8 NOVEMBER 2008, Page 42

Enemies within

Michael Henderson

FIFTY PEOPLE WHO BUGGERED UP BRITAIN by Quentin Letts Constable, £12.99, pp. 274, ISBN 978184529855 ✆ £10.39 (plus £2.45 p&p) 0870 429 6655 As readers of the Daily Mail know, Quentin Letts leaves no turn unstoned. His withering parliamentary sketches have left the blood of wounded politicians over the walls of Westminster. Wearing his theatre critic’s hat, he swims against the prevailing tides to tease dramatists and directors, and for good measure he is the ventriloquist who pulls the strings of the choleric Clement Crabbe.

Nobody is better equipped to nominate the 50 people who have damaged this country most grievously in the past five decades, and he discharges his duty with flair and tracer precision. There are obvious targets, and six prime ministers (including Margaret Thatcher) are duly called to account; but the joy lies mainly in reading about the less likely selections, from Jeffrey Archer to Tim Westwood, whose buggering-up could be termed cultural.

Archer we know all about. Westwood will be unfamiliar to many, though the offence for which he is indicted is all too familiar to those who live in our cities. The son of a bishop, Westwood has chosen to affect ‘a disfigured, urban-aggro way [of speaking] that is unintelligible to the broad mass of British society’. Accordingly he is employed by the BBC in ‘a bid to be thought trendy, a “me-me” plagiarism of a damaging culture from another land’. A hit, a palpable hit!

Other thrusts also pierce their targets. Alastair Campbell is arraigned for his fanaticism, which, as Letts notes, is not a British trait. Paul Burrell is a mincing rat, Peter Bazalgette an unrepentant vulgarian, Alan Titchmarsh a preening ninny, Princess Diana a repository for false emotion, John Prescott plain stupid. John Birt and Greg Dyke, Ed Balls and David Blunkett all go down the long slide together. Whether high culture (Sir Denys Lasdun, the brutalist architect) or low (Julia Smith, the founder of EastEnders), Letts flays them all.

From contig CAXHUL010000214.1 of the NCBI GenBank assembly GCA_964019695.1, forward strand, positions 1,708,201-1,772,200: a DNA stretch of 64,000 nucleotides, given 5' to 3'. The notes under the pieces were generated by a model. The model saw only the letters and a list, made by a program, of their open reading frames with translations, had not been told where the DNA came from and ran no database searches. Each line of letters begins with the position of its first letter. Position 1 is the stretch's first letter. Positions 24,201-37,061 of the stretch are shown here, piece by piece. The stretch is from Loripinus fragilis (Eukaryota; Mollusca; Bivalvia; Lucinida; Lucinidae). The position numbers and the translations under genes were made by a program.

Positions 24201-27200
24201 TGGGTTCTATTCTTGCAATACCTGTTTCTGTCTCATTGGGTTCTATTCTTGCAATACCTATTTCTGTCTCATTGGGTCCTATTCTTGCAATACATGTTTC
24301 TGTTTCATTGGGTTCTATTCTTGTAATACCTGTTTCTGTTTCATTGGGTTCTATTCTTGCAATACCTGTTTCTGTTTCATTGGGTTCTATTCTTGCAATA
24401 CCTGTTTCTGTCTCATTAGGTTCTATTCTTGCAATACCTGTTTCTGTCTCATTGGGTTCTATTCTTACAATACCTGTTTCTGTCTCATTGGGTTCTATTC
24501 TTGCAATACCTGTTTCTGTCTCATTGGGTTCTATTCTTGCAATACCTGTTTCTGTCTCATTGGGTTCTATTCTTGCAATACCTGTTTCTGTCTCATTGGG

He has particular fun with the ludicrous Janet Street-Porter, ‘a Pied Piper for life’s floaters’, who ‘espouses a world of temporary facades’. Charles Saatchi, the chief patron of Britart, is charged with setting ‘new standards for depravity in public taste’. As for ‘Sir’ Jimmy Savile, the octogenarian show-off, he is run through for an obsession with being young that cheapens ‘the currency of authentic, heady youth’.

The world of sport is represented by Sir Alex Ferguson, the foul-tongued manager of Manchester United, a man ‘so imbued with fury that sometimes the skin of his face seems to boil’. John McEnroe, the American tennis player, is chastised as the man who made the baiting of officials acceptable: ‘every time he abused an umpire he would increase his value as a marketing tool’. And there is room for ‘gormless’ Graham Kelly, the chief executive of the Football Association, who helped to create ‘the amoral, venal, shallow world’ of the Premiership.

Bracing stuff. Yet Letts reserves his sharpest barbs for two less-heralded cultural vandals, Graham Kendrick and the Very Rev Ronald Jasper. Kendrick, apparently, has composed more than 400 ghastly modern hymns, and Jasper, ‘a fiendish combination of radical and self-polished saint’, was responsible for transforming the Book of Common Prayer, that masterpiece of our language, into the unspeakable Alternative Service Book.

‘There may be a time and place for happiness’, Letts writes of Kendrick’s tunes,

but church worship is a time for inner examination, not bullying, incessant gaiety ... Yet here are the happy-clappies insisting that they bang a tambourine, just as they insist that the inner spell of adult supplication be ruptured in their communion services in order to shake hands or kiss neighbours at the ‘sign of peace’.

This is an angry book. It is also beautifully written. ❑